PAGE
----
The United States Supreme Court has refused to hear the appeals of multiple pro-life activists who are facing heavy fines for releasing undercover videos showing Planned Parenthood employees discussing the harvesting of baby body parts for profit.
The pro-life activist group known as the Center for Medical Progress garnered national headlines in 2015 when it released a series of undercover videos that showed Planned Parenthood officials and other abortion providers discussing illegal activities, such as altering the way an abortion procedure is performed to acquire a baby's organs, tissue and limbs in tact.
In an orders list released Monday morning, the high court declined to hear the combined cases of Center for Medical Progress et al v. National Abortion Federation and Steve Cooley et al v. National Abortion Federation.
Additionally, the Supreme Court declined to hear the combined cases of Troy Newman v. Planned Parenthood Federation et al, Sandra S. Merritt v. Planned Parenthood Federation et al. and Albin Rhomberg v. Planned Parenthood Federation et al.
The refusal to hear the appeals allows earlier court rulings against the pro-life activists to stand, which could result in the activists being forced to pay millions of dollars in damages.
Liberty Counsel, which is helping to represent Merritt, released a statement on Monday warning that the refusal to hear the cases has “far-reaching First Amendment consequences involving free speech and undercover journalism.”
The legal group then quoted from its petition to the Supreme Court, in which they asked if “the First Amendment’s Free Speech Clause protects newsgathering journalists, who operate under an alias to document and expose what they reasonably believe to be unlawful conduct, from being subjected to punitive liability for ‘fraud.’”
“This case concerns whether, and to what extent, the press may raise the First Amendment as a defense against generally applicable tort laws when undercover journalists gather and publish truthful news of significant public importance,” they added.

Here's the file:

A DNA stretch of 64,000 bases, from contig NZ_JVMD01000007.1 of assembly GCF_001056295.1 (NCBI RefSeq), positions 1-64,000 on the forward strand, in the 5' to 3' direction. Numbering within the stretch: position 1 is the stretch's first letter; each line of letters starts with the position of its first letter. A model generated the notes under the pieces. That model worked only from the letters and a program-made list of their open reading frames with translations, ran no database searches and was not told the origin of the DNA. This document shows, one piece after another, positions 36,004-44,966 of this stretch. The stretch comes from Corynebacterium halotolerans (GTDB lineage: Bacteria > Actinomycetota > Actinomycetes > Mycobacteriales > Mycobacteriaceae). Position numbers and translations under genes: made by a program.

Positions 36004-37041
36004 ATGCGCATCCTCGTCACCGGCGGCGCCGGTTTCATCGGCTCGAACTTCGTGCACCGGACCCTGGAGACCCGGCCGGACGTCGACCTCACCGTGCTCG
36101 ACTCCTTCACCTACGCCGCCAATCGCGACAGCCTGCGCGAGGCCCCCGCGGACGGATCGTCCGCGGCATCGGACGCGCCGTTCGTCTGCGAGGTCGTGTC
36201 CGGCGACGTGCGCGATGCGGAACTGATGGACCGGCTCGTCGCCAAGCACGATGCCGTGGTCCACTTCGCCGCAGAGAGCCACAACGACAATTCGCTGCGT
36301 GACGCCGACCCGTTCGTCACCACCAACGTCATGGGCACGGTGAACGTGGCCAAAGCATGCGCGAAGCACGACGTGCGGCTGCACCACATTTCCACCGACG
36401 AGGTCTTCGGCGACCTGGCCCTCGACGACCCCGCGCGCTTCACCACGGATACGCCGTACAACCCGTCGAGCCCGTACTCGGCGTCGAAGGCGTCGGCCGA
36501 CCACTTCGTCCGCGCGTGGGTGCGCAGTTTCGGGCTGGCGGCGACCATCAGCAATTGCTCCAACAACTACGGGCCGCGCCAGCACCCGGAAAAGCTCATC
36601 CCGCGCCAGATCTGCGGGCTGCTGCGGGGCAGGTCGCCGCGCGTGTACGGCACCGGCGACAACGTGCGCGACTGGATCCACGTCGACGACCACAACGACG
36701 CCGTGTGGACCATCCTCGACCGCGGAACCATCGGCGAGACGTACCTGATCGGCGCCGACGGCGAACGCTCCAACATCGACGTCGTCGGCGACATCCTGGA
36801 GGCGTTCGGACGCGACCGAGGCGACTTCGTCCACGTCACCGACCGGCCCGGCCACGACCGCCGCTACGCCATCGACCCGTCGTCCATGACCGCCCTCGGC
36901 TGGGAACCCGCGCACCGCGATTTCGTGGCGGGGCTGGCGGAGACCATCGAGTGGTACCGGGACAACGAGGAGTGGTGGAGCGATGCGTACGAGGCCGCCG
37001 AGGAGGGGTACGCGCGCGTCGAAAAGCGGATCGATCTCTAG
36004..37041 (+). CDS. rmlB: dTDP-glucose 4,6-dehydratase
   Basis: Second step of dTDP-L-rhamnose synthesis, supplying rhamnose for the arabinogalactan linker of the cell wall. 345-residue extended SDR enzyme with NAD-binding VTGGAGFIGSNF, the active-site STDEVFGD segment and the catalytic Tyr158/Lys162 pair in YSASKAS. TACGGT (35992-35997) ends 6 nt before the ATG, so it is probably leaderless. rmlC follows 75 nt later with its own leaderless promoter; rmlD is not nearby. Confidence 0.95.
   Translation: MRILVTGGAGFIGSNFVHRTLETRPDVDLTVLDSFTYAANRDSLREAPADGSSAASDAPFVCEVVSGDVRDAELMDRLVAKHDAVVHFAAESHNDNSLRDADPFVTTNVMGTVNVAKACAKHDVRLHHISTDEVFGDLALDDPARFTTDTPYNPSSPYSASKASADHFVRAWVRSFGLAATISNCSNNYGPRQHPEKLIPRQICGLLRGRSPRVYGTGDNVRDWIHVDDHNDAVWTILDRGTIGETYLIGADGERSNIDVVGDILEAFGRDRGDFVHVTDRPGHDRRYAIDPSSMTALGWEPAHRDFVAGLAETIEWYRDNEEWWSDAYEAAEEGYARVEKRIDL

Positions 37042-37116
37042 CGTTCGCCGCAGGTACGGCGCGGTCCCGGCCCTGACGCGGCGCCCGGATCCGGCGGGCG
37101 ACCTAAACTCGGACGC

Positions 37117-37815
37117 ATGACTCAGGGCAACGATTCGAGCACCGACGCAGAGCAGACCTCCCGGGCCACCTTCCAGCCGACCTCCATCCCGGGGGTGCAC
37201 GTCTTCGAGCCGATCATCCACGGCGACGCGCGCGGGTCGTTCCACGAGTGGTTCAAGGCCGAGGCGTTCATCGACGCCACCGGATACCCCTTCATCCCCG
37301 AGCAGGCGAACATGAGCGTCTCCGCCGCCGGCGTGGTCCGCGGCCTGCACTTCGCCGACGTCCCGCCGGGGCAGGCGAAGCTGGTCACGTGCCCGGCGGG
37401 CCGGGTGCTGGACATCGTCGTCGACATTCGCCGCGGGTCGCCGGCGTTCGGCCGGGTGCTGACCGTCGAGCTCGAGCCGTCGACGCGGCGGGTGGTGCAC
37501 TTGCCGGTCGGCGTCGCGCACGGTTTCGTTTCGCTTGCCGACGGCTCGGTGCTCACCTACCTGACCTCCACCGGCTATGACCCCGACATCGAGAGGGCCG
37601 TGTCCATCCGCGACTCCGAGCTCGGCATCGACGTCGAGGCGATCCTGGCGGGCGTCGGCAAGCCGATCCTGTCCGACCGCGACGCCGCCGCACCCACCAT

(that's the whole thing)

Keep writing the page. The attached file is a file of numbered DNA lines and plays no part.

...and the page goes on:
Since releasing the undercover videos, the CMP activists have found themselves dealing with a wave of litigation from Planned Parenthood and the NAF, who have accused the pro-life group of selectively editing the videos and violating confidentiality agreements. However, CMP also publicly released the videos in their entirety and were reviews by The Christian Post at the time.
In April 2020, U.S. District Court Judge William Orrick of the Northern District of California ordered CMP, its founder David Daleiden, and others tied to the group to pay over $1.2 million in damages related to Racketeer Influenced and Corrupt Organizations Act, arguing that CMP violated the California Business & Professions Code.
Last October, a three-judge panel of the United States Court of Appeals for the Ninth Circuit unanimously upheld a lower court ruling requiring the activists to pay $2.4 million in damages.
Ninth Circuit Judge Ronald M. Gould, a Clinton appointee, authored the panel opinion, rejecting the argument that the pro-life activists’ actions were protected by the First Amendment and journalistic practices.
“Invoking journalism and the First Amendment does not shield individuals from liability for violations of laws applicable to all members of society. None of the laws Appellants violated was aimed specifically at journalists or those holding a particular viewpoint,” wrote Gould last year.
“The two categories of compensatory damages permitted by the district court, infiltration damages and security damages, were awarded by the jury to reimburse Planned Parenthood for losses caused by Appellants’ violations of generally applicable laws.”
The CMP activists were also the subject of prosecution from the state of California, in a move that brought concern from many, including the editorial board of the Los Angeles Times.
In a 2017 editorial, while not agreeing with the CMP’s claims, the LA Times editorial board expressed concern over the proceedings, believing that then California Attorney General Xavier Becerra was engaging in "a disturbing overreach."
"It's disturbingly aggressive for Becerra to apply this criminal statute to people who were trying to influence a contested issue of public policy, regardless of how sound or popular that policy may be," stated the editorial board at the time.
"Planned Parenthood and biomedical company StemExpress, which was also featured in the videos, have another remedy for the harm that was done to them: They can sue Daleiden and Merritt for damages. The state doesn't need to threaten the pair with prison time."